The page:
Jan is in the last semester of his Bachelors degree in electrical engineering and information technology at ETH Zurich. He has also work at Empa (Swiss Federal Laboratories for Materials Science and Technology) for quite some time now, which allowed him to gain multiple years of work experience in the field of lab automation. He loves playing basketball and video games and he is always in the mood for card games (especially Tichu!)
Alyssa joined Polariton Technologies in November 2022. She received her Bachelor’s degree in Electronic Engineering from the University of Southampton, UK and her Master’s degree in Micro- and Nanosystems from ETH Zurich, Switzerland.
She has experience working in both R&D and production cleanrooms, as well in technology transfer of semiconductor devices from R&D to production. Previously, she was working as a process engineer in a high voltage semiconductor production line at Hitachi Energy.
Outside of work, she likes cooking and do culinary travels, as well as going to music concerts and festivals.
Neil joined Polariton in October 2022 as a Process Engineer for Organic Electro-Optic Materials. Neil earned his Ph.D. in Chemical Physics from Columbia University where he specialized in determining the structure-function relationships of organic chromophores for device applications such as field-effect transistors, solar cells, and light-emitting diodes. At Polariton, Neil’s objectives are to combine his expertise in chemistry, materials science, and device fabrication to design organic materials with optimal properties for electro-optic modulators and to implement processes for maximal material performance reliability.
Neil earned his B.S. in his home state at the University of Wisconsin – Stevens Point where he double-majored in Chemistry and Geoscience. Neil’s interests vary widely in both his professional and private life; outside of work, Neil enjoys activities such as hiking, cooking, eating great food, snowboarding, yoga, and traveling. On occasion, Neil also enjoys live music, the performing arts, and comedy.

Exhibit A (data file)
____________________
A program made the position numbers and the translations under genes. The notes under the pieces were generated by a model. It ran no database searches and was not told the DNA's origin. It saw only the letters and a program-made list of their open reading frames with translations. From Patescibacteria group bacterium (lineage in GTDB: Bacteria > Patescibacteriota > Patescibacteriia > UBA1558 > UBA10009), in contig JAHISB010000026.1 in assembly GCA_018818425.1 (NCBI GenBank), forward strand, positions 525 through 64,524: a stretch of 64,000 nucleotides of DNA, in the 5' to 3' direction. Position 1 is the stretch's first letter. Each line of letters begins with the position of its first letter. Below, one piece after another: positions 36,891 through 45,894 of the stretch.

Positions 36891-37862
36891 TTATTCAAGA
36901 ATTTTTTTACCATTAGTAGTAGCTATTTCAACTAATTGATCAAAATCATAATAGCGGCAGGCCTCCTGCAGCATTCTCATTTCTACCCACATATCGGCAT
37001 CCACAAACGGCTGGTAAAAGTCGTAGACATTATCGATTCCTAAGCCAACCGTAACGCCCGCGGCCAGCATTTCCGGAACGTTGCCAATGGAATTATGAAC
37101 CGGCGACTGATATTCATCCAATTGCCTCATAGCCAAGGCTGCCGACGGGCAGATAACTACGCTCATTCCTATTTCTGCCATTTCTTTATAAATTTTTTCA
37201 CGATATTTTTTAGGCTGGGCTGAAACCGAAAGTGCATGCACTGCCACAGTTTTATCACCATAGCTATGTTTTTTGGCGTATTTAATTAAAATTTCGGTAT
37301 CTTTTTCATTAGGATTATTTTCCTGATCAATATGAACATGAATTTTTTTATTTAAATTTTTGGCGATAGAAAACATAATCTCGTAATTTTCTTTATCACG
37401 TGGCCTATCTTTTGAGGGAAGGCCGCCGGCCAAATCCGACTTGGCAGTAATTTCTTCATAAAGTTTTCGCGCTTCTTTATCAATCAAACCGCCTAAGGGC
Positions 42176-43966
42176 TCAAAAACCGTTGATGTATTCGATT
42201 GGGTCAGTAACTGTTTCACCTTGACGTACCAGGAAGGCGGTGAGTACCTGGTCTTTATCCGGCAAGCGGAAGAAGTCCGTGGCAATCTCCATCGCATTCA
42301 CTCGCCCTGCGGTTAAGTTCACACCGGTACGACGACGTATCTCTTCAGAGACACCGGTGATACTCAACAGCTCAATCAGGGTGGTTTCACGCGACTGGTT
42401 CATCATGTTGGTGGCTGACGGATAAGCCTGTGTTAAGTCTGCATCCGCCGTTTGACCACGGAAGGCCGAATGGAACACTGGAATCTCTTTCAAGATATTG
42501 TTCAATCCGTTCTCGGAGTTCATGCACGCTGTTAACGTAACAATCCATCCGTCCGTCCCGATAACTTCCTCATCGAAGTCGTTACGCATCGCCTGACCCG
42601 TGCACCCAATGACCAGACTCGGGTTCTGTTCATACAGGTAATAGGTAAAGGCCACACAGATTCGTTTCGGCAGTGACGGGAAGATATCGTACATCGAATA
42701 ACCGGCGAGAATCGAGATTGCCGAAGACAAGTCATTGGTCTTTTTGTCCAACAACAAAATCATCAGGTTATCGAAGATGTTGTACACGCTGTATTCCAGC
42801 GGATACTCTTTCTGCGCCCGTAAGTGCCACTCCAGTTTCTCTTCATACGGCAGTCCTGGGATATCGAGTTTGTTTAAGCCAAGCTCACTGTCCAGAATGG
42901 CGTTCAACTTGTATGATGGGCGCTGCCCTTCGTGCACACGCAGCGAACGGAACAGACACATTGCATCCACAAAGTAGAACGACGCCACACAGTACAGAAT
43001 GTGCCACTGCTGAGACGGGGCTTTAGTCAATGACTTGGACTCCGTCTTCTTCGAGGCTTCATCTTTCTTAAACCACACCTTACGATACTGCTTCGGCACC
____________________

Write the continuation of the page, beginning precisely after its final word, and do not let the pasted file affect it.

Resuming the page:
Preksha joined Polariton Technologies in August 2022 as an R&D Engineer. She received her M.Sc. degree in Interdisciplinary Sciences with specialization in Physics and Materials Science in 2018 from ETH Zurich. She completed her Ph.D. at IBM Research Europe – Zurich and ETH Zurich in 2021, where she worked on group III-V compound semiconductors integrated on silicon for active photonics. In particular, she fabricated and characterized micro- and nanolasers and high-speed photodetectors for optical communication.
At Polariton she is part of the nanofabrication team which develops scalable processes for plasmonic and photonic structures in high-performance integrated optical devices.
Outside the lab, she likes bicycling, being outside, good food, and stepping out of her comfort zone from time to time.
Sónia joined Polariton Technologies in August 2022 as a Production Technician. Born in Portugal, she received a Bachelor`s degree in Chemistry from the Faculty of Sciences of the University of Porto in 2014.
With over 5 years of experience obtained from applying her knowledge working in the ceramic and textile industries, she believes her specific background and education can bring a different approach to the company’s challenges.
Outside of working her hobbies are hiking, playing team sports, reading and hanging out with her friends, especially in the lake.
He had his first encounter with nano- and microtechnology in 1998 at an IBM start-up company. Since then, he has gained experience in the fabrication of microchips in silicon as well as InP, GaAs and InGaAs.
Giovanni is an expert in the fabrication of sensors as well as photonics and laser components.
Roger Dangel, PhD. Joined Polariton Technologies in July 2022 as Senior R&D Process Engineer focusing on research, development, production, and integration of Polariton’s plasmonic modulators. From 2000 to 2016, as part of IBM’s Photonics Group his main focus was the development of a versatile single-mode and multi-mode optical polymer waveguide technology to be used for electro-optical printed circuit boards in high-performance computers and silicon photonics packaging and integration in data centers. Over the years, Roger is author or co-author of more than 80 scientific publications and 20 filed patents; a large fraction was licensed to business partners as part of technology transfer agreements.
Transparent Optical-THz-Optical Link at
240/192 Gbit/s over 5/115 m Enabled
Yannik Horst, Tobias Blatter, Laurenz Kulmer, Bertold Ian Bitachon, Benedikt Baeuerle,
Marcel Destraz, Wolfgang Heni, Stefan Koepfli, Patrick Habegger, Marco Eppenberger, Eva De Leo,